Protocol: A Short Story

It was colder in the ICU that morning than usual. Doing her best not to shiver, Dr. Matthews attuned her ears to what the hospital director was saying: “You can’t do anything.”

It was a gut punch, too sudden and direct to absorb. She was familiar with these bleak words, often pronounced over flatlined patients. But, this time, they hit her ears differently. They were not the conclusion of a long battle for life but a command: “You may not do anything—unless he asks.”

“Sir, this man is unconscious,” she said. Her voice was hushed, though she knew the prostrate form before her would not wake even if she screamed.

“Protocol stands. You can do nothing unless he asks.”

“He can’t ask,” she said, feeling stupid, “he’s unconscious.”

“Protocol stands,” the director repeated. “We can’t afford any more lawsuits. So he has to ask—all patients have to ask. Nonverbal consent is no longer enough.”

The conversation repeated itself nearly word for word as Dr. Matthews made her rounds, the director following her like the reaper she knew stalked these bone-chilled halls.

“What of him? He can’t ask either,” she said over another man. This patient was awake, but tubes crawled from his gaping mouth like Kraken tentacles. His eyes roved to and fro in mute terror.

“He has to ask,” said the director. “Otherwise, whoever has power of attorney has to.”

She patted the man’s hand, and his eyes stilled for a moment, soothed by the brief normalcy of this gesture.

Passing the NICU an hour later, Dr. Matthews and the director paused by a foggy incubator. A premature infant, delicate ribs poking through red skin, contorted inside.

“Its parents would have to ask,” the director said before she could say anything. The plexiglass muffled the infant’s cries, but they grated on Dr. Matthews’ ears as if accusing her for not offering to help. “I wasn’t asked,” seemed a sorry excuse, but she mouthed it at the baby anyway. It shook its purple fists at the ceiling, and she understood how it felt, shut up and alone in its little container.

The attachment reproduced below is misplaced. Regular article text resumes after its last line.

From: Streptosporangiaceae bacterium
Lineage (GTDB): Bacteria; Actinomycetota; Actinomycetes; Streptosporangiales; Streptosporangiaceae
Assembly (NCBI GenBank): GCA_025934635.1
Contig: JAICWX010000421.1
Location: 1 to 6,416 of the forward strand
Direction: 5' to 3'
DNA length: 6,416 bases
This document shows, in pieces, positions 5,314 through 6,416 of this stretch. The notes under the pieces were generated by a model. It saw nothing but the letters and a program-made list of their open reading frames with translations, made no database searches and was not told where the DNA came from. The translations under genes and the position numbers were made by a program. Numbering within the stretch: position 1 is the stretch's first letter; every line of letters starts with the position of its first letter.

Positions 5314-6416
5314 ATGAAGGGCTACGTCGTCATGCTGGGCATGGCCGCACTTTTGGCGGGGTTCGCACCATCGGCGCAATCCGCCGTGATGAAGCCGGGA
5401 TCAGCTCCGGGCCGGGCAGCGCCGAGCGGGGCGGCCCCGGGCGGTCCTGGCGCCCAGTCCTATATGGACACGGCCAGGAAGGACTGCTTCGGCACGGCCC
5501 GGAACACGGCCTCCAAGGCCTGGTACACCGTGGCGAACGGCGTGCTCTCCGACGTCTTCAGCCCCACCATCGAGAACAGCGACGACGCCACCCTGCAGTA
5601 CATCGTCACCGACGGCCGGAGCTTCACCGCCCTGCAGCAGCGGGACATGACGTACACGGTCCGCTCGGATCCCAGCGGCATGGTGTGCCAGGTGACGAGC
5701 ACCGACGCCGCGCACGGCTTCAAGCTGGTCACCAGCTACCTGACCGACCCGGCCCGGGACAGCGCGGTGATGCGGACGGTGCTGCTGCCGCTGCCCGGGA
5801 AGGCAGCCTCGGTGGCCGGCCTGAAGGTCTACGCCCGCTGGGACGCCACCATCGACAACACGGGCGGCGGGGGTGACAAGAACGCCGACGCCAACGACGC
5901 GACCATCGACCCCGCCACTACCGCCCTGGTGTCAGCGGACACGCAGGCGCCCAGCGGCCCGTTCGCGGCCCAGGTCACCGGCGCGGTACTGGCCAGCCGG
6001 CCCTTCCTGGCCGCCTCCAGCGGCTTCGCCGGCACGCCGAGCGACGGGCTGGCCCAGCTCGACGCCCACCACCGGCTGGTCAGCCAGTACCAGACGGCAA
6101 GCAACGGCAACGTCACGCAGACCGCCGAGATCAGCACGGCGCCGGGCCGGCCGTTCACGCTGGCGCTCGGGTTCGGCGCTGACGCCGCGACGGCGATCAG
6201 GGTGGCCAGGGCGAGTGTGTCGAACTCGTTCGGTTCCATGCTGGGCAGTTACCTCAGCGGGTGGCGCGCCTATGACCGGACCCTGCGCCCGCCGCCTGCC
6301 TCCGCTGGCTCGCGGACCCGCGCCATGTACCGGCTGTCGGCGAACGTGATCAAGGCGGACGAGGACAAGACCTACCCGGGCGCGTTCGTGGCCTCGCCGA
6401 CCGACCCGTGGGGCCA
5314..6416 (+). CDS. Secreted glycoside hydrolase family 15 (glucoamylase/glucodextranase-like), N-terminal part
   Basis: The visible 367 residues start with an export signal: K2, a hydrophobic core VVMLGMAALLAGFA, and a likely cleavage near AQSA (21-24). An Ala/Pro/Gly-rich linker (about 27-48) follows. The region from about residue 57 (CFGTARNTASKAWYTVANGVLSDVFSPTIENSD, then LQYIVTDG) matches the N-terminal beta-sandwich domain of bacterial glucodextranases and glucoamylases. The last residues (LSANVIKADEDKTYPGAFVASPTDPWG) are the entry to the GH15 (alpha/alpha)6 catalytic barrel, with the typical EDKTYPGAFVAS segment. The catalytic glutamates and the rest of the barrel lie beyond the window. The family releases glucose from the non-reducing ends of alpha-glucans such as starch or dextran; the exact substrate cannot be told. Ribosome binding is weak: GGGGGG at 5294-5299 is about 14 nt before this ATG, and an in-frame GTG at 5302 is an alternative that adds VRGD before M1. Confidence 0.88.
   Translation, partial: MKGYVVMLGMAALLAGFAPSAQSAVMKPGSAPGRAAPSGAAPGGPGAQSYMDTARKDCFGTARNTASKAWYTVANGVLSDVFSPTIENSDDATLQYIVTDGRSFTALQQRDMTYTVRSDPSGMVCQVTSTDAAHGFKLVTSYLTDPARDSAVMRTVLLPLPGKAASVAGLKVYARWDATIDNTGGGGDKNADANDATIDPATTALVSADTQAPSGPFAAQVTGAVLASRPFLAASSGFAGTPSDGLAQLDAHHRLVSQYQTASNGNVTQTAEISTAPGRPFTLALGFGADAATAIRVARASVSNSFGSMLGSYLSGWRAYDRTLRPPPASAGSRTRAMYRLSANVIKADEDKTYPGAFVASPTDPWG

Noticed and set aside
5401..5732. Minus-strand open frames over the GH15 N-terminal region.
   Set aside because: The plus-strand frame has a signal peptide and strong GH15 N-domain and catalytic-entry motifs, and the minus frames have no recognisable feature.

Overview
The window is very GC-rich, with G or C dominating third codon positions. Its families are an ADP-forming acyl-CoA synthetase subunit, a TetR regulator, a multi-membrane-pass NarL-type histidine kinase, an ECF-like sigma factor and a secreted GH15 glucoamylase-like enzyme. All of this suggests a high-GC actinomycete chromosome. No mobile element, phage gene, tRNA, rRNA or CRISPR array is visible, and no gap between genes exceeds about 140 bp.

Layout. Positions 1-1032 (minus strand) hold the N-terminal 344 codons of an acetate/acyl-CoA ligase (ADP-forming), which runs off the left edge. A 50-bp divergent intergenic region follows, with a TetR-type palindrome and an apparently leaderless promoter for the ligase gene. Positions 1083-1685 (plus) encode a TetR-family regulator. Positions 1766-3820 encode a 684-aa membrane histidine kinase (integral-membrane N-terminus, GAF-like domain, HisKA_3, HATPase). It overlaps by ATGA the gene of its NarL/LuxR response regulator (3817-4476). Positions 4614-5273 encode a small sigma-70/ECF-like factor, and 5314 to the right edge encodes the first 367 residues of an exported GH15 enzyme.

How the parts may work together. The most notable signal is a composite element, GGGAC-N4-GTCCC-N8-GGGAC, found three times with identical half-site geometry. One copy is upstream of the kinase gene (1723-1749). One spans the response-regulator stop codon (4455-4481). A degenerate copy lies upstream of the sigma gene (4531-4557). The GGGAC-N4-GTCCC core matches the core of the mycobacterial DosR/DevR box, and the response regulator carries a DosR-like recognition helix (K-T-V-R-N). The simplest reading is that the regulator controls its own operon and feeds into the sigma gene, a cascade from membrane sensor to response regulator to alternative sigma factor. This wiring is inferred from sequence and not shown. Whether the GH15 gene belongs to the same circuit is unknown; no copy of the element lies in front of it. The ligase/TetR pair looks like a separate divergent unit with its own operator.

Dr. Matthews and the hospital director performed their futile dialogue throughout the remainder of the morning.

“She can’t ask,” Dr. Matthews whispered over a woman sleeping fitfully, her lopsided mouth grimacing.

“She might…eventually,” said the director, but both knew that if this patient did ask for anything, it would be with difficulty, through the slur of a stroke victim.

The doors of the trauma center burst open as they passed, and a couple of teenagers rolled by on gurneys, freshly delivered by their own overconfident driving. Dr. Matthews rushed to their side, grasping for their limp hands and following the transport workers down the hallway. “Surely, I can—”

“They have to ask,” said the director. “Surely you understand the protocol by now.”

When a code blue was announced, Dr. Matthews rushed to the scene. An elderly man was being pumped with ruthless mercy. He had not signed a DNR. His ribs cracked audibly as a male nurse struggled to beat his heart back to life. Finally, he took a choking breath and heaved, vomit marking his re-entry into the land of the living.

“No,” said the hospital director, without even looking at Dr. Matthews. She bit her lip and fought back the guilt churning in her stomach.

After this dreary rehearsal had been performed before every one of her patients, the director retired for lunch. How he could eat, Dr. Matthews could not understand. After years of experience in this gruesome field, she still had to sip peppermint tea for a few hours before even thinking of a meal. Dr. Matthews stood frozen, feeling the vacuous cold wrap its arms around her, holding her busy body still.

“Nobody here can ask,” she said uselessly to the double doors as they bumped shut behind the director. She continued to stand for what could have been a minute or a month. The windowless halls of the hospital were always cold, and the light was always unmoving, fluorescent. The only way to mark the days and seasons was to note patients’ clothing as they were wheeled in and out. Bloody coats indicated winter and falling upon sharp ice. Scuffed cardigans suggested the fog of autumn evenings. Tank tops revealing bruised biceps spoke of cruel summers.

A cry tore Dr. Matthews from her daze. Hearing it alone was a ten on the pain scale. Her training took over, and she sprinted toward its source. The cry erupted from the unconscious man she’d seen that morning. His eyes were open, staring without seeing and seeming to track something invisible as it danced along the ceiling. Veins threatened to strangle him from within, popping and stretching along his throat with each scream. Like a student violinist, he played a hair-raising melody upon those pulsing blue strings, but Dr. Matthews did not cover her ears: This was what she had been waiting for. If ever someone were asking—pleading, begging, offering to trade his soul—for help, this man was. She set her skillful hands upon his glistening forehead and took a breath. Then, bowing her head, she set about her work with her eyes closed:

“Our Father, who art in heaven, hallowed be Thy name….”

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